20:00 Use pi and v is pi and V lets you install all sorts of different versions, right? Yeah, yeah. Well, the only one available that was three, nine was 391, which was the one with a bug still. And then locally, I use homebrew on my machine. And it just updated yesterday, I think it was, but it was a little bit behind, but it that's updated. So yeah, I guess I do. Anyway, so I've found a cool article that walks you through all the building the stuff. And then the thing that makes me willing to try this and trust this, but also related to the next extra extra extra is you can go instead of doing make install, which is the compile stuff takes a while. But then magic Python comes out the other side, you'd say make alt install, and what it'll do is it'll install the version of Python under like a version name. So I can type Python three dot nine, and get Python 392 with no vulnerabilities. But if I just type Python or Python three, it's just the system one, so that one didn't seem too dangerous. Yeah. And then I just create a virtual environment for my stuff that runs on the server, Python 399, dash m, v and v three that and then off it goes. And it's just running this, this one from here. So pretty good. That worked out quite well. So anyway, I've been doing that for a week and the world hasn't crashed or blown up or anything. So apparently, this works good one has Yeah, one heads up, though, is like I have a bunch of machines that are all the same version of Linux, they all seem to have different dependencies and ways of dealing with this. Like one said, Oh, the SSL module is not installed as a system library, like apt install lib, SSL typing another one it had that but it didn't have some other thing, some other aspect that I forgot, but like they all seem to have different stuff. They also got to add in. So that was a little bit wonky in the beginning, but it's all good now. All right, that's extra number two, extra number three, really probably should have preceded that, because to make all that work, I wanted to make sure that I had it just right. And so I wanted to do this on a boon to 2010 2004 LTS, and yet, I cannot run Docker, which is exactly the place where you would do this sort of thing to test it out. I couldn't do Docker on my apple and one Oh, no. Okay. Now doctor says it runs doctor says you can run Apple Docker prototype when you're in one, but I've installed it and all it does is sit there and say starting starting starting starting starting indefinitely, and it will never run. I've uninstalled it. I've done different versions of it. Like it just won't run. People are listening to it. Oh, what you got to do is you probably installed parallels or this other thing and it caused this problem. And he could fix it this way. Like no problem isn't there because I didn't install any of the things I can't change. So long story short, I go ahead. No, I was just laughing. Yeah. And so what I ended up doing is I saw a really cool trick, right? Not trick technique. I put this in the show notes. You can just say, basically two lines on the command line prompt or to Docker to say, you know what, if you want to just do Docker stuff, don't do it here, do it over there. And so I have my Intel MacBook Pro that is running a boon to in a virtual machine. So I just turned that on and I just said Docker context, create that thing over there. And then Docker context us and after that every Docker command without thinking about it, remember, it just automatically runs over on that machine. I know it's working. Because my Mac one, my Mac in one Mini is super quiet. You'd never hear it or anything. But when I work with Docker, I can hear the thing grinding away over in the corner so that I know it's working. Alright, and really quick. I know I'm running low on time. The last one is people have heard me when john about depended upon and how it's such a pain. And I'm sure they're thinking like, oh, Michael, why are you winching about this? Why are you like just complaining? You know, it can't be that bad. Yeah. So look, what is on the screen here depended on merge conflict with itself, like so. These are the things I have to do on Monday morning, I have to login and it says there's a merge conflict, dependable output, cryptography equal equal 346. When it had unchanged for months, cryptography equal equal three dot four dot three. It's like, though it's one line. It's it's conflicting with itself like, this is crazy this. So anyway, this is not a big deal. But people are like, why does Michael keep complaining about dependent button merges? Like, because I have to go like the one line it changes merges with itself like this is not productive. All right. Oh, no, we're not looking at that one yet. That's for later. All right. I guess that's it. Oh, final shout out though. Put this in the link in the show notes. Anthony shot along with one of his co workers whose name I'm sorry, I forgot built a GitHub bot that will automatically merge all those things for you for specifically for dependent bot. So I'll cover that more later when he writes it up. But he did it like little shout out about it. Twitter. So we'll link to that since it's related. Yeah, that was a lot of extra. Yeah, I got a shirt one. It's an extra tool also. So it's also about Docker. So yeah, this is quite related. Nice. Follow on. So Josh peak suggested and I'm not sure what he was listening to, but he did or just wondering if we'd heard about it. That if one of the things people talk about with testing is whether or not they should mock or stub act activities to the database. And even if, and then I you know, I've talked with a lot of people about that. And even if you've got a database that that has in memory setups, so you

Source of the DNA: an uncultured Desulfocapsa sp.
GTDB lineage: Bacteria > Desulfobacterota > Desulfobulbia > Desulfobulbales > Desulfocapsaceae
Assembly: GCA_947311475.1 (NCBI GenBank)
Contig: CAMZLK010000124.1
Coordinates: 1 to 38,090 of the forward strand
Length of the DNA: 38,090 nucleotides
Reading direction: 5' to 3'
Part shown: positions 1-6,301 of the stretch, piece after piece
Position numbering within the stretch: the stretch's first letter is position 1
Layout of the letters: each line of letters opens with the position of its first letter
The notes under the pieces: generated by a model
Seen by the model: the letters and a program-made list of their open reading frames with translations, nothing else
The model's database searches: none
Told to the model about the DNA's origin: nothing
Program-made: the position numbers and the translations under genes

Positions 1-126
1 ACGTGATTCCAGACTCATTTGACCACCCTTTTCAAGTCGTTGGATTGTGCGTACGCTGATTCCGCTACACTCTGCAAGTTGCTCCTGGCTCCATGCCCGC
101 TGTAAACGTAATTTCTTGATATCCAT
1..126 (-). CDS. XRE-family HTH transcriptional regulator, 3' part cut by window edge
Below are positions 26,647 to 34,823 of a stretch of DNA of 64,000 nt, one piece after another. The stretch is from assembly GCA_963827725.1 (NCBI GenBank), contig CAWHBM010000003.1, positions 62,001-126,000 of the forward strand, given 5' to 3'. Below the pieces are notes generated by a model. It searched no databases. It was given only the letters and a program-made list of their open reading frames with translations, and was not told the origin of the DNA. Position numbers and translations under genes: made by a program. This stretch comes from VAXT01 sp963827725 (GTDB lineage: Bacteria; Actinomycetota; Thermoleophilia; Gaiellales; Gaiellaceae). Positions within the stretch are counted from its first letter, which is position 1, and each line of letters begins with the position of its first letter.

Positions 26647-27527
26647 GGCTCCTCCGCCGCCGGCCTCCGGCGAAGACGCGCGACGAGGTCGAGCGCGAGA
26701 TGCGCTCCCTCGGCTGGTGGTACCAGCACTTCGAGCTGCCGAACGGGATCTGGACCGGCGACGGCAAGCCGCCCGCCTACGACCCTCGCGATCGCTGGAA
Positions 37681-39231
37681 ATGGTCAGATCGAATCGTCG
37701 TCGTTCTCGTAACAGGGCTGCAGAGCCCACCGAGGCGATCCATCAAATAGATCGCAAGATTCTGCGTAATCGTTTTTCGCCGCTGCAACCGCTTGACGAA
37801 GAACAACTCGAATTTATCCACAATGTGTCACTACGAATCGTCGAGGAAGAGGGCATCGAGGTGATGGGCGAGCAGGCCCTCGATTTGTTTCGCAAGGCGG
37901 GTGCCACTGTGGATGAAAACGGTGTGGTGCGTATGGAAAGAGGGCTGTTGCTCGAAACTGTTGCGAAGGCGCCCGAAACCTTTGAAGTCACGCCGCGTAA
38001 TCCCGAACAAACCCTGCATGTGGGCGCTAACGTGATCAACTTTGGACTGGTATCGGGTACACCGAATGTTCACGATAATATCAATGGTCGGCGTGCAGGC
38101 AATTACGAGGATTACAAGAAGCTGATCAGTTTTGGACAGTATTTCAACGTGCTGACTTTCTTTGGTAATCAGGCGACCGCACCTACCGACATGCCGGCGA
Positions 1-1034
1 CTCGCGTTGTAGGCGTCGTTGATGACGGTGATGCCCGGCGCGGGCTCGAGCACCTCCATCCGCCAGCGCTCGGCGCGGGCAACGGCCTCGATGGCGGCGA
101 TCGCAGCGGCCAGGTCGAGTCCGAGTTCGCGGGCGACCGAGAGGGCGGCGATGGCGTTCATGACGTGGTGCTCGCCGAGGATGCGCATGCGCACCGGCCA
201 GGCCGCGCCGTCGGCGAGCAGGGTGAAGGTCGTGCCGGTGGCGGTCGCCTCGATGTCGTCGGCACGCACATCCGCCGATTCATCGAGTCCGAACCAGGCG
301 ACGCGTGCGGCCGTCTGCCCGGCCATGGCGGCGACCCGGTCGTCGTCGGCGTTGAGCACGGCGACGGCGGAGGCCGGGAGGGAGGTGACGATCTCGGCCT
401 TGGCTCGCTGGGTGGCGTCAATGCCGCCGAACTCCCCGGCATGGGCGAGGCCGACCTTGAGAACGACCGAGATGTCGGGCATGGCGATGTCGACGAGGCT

20:00 You can configure it to be in memory during your testing and stuff. It's still a different configuration. So one of the suggestions that we've gotten from a lot of a lot of people is stick your database in a Docker container, and then test it. So and then Josh Peake suggested this library called test containers dash Python. And this is like, I mean, this thing really is, you've got you just install this thing. And you can so it covers what Selenium grid containers, standalone containers, MySQL database containers, MySQL, Maria, db, Neo, 4g, Oracle, db, Postgres, my Microsoft SQL Server, even Wow. And then just normal Docker containers. Yeah. And also, how even does MongoDB even though it's not listed, I saw some of the examples that had Mongo as well. Oh, that's great. I was, I was curious about that. So after you install this thing, you can just it provides context managers, it probably has other stuff, too. I didn't read all of it. But this is just really not that much code to create a Docker container that you can throw your connect and fill your dummy data in or whatever. I love it. It's like, I want to, I want to use Docker to help test stuff in isolation, but I don't want to know about Docker or be able to use Docker or care about Docker. Right? Right. So what are the no Python, what it gives you is it gives you a sequel alchemy friendly URL, that you can just